Avoiding Toxic Employees
You know the feeling when you’ve got a toxic employee. How it affects other employees and the culture of everyone around. But did you realize just how much it actually cost your bottom line? The cost of a bad hire is not something commonly seen on a business’s annual profit and loss report because it is often dismissed as an intangible impact.However, the impact from toxic employees is both tangible and a heavy drain on your business.
While superstar employees have been the favorite child of the corporate world, less focus has been placed on toxic employees and the true cost underlying a bad hire. A 2015 study of 63,000 hired employees spanning 250,000 observations concluded that hiring a single toxic employee into a team of 20 workers costs approximately $12,800, whereas hiring a non-toxic employee costs an employer an average of $4,000.
These costs have only risen.
Toxic employees take a huge toll on companies that make the mistake of hiring them; good employees are 54 percent more likely to quit when they work with a toxic employee. Like a common cold passed around the office, toxic behavior is contagious and often causes an entire team’s performance to drop significantly. Compared to the value of a superstar worker, avoiding a toxic employee can save the company more than twice as much when looking at the bottom line.
The question is then simple enough: How do we avoid hiring toxic employees?
We assume that you are using a predictive system like Insights Work (if you aren’t, what are you waiting for?) Once you are already leaning on the right information to help predict success, when looking to hire an employee, special attention must be made to the following two areas:
1. Ask the Right Questions
Asking questions about the candidate’s technical knowledge is important but asking behavioral questions (how they managed particular situations in the past) is more effective as it gives a better representation as to how they are likely to react in the workplace.
Considering a candidate’s expected behavior, in conjunction with their skillset and character, can provide a realistic preview at the hiring stage of an employee’s contribution to the company and allows an opportunity for toxic traits to be caught during the interview stage of the process.
A good rule of thumb is to encourage candidates to give at minimum two to three different examples, as the first answer they provide is often prepared in advance and cookie cutter. To truly probe what’s underneath, allow room for elaboration for each answer and guide them to behavioral outcomes to more accurately gauge their character, allowing for a more informed decision. Of note, systems like Insights Work provide you the tools to identify candidate issues with specific questions.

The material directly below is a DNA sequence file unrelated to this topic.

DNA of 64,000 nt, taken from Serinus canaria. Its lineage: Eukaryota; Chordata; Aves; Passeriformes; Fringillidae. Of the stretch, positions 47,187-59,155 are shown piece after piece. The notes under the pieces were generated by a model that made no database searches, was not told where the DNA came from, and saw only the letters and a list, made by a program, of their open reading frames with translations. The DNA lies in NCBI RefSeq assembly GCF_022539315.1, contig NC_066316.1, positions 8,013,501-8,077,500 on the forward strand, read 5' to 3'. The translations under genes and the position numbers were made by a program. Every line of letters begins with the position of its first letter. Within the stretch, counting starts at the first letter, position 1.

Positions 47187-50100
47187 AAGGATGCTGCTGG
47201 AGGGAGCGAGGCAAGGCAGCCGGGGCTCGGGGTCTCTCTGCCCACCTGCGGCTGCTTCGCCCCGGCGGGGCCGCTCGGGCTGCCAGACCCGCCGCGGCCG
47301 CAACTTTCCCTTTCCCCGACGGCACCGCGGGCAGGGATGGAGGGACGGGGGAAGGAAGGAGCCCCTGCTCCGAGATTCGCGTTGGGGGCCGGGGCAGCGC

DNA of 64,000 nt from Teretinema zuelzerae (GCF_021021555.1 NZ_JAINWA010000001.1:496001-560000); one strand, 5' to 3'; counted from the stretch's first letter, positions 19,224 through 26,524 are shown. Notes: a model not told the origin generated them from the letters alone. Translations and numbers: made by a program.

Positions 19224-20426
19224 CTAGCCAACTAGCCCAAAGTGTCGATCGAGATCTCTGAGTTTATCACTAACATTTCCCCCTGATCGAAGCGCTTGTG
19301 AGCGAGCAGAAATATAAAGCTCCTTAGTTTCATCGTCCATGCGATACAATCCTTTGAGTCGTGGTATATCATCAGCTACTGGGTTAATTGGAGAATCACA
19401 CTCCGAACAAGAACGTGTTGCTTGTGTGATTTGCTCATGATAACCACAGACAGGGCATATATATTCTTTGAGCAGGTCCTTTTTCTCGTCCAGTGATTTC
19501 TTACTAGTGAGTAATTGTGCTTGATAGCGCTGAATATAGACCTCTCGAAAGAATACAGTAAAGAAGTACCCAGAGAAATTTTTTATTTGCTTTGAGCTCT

Examples of questions that allow for elaborative follow up may include:
• Have you ever encountered a situation where you had to handle difficult people at your job? What would you do if it got beyond your control?
• How would your former manager describe you? Would that differ from how your former subordinates or colleagues describe you?
• Have you ever experienced failure? How did you handle the circumstance? What did you learn from the experience?
• Describe a situation where you demonstrated superb leadership skills. What made this so excellent?
• Tell me about a time you disagreed with a decision your manager made. How did you handle it?
• What would you do if you overheard a co-worker saying negative remarks about another co-worker? What if you knew it to be untrue?
• What would you do if a co-worker was encouraging you to perform a task that wasn’t within the current process guidelines? What if they told you it was okay “because that’s what we always do”?
Focus on the candidate’s tone, body language, and response to each question when asked with the follow up question. This provides important insight into the behavioral response of the candidate and any evidence or clues of toxic behavior is worth probing further as the ramifications of toxic behavior, once in the company, is contagious and can spread from co-worker to co-worker.
2. Do your due diligence
Following the interview, it may be wise to gather feedback with every employee who encountered the candidate including administrative assistants or receptionists. Everyone’s perspective is different and unless you are an unbiasedrobot that can predict success at work, your decision will always be vulnerable to unfounded favoritism and ‘gut-feeling’(known as a ‘halo effect’).
Always check their credentials and qualifications with multiple references. It’s best practice to follow through with a call to identify underlying behavioral problems that may only be revealed through subtle cues such as the reference’s tone and pace, which would otherwise be missed when requesting a letter of reference.
Additionally, asking the right reference questions provides further insight to whether there would be potential conflicts and if they would be the right fit with your company’s values. Be sure to turn to your own network as well as this may provide hidden insight for your potential candidate and weed out those who aren’t the right fit.
At the end of the day,the business case of avoiding a toxic employee is irrefutable: the indirect costs of toxic employees are even more of a financial burden than the direct costs of their misbehavior. Toxic employees make their co-workers significantly more likely to leave and encourage good employees to engage in toxic behaviors, especially when working directly with a toxic employee.
Thankfully, the experts have been dodging bad hires with predictive systems like Insights Work. A bad hire can (and will) bring an entire work culture down if caught unprepared. With job applications surging now more than ever, it’s time to recognize the business case in removing ambiguity within the hiring process and harvest the science behind the success of avoiding bad hires.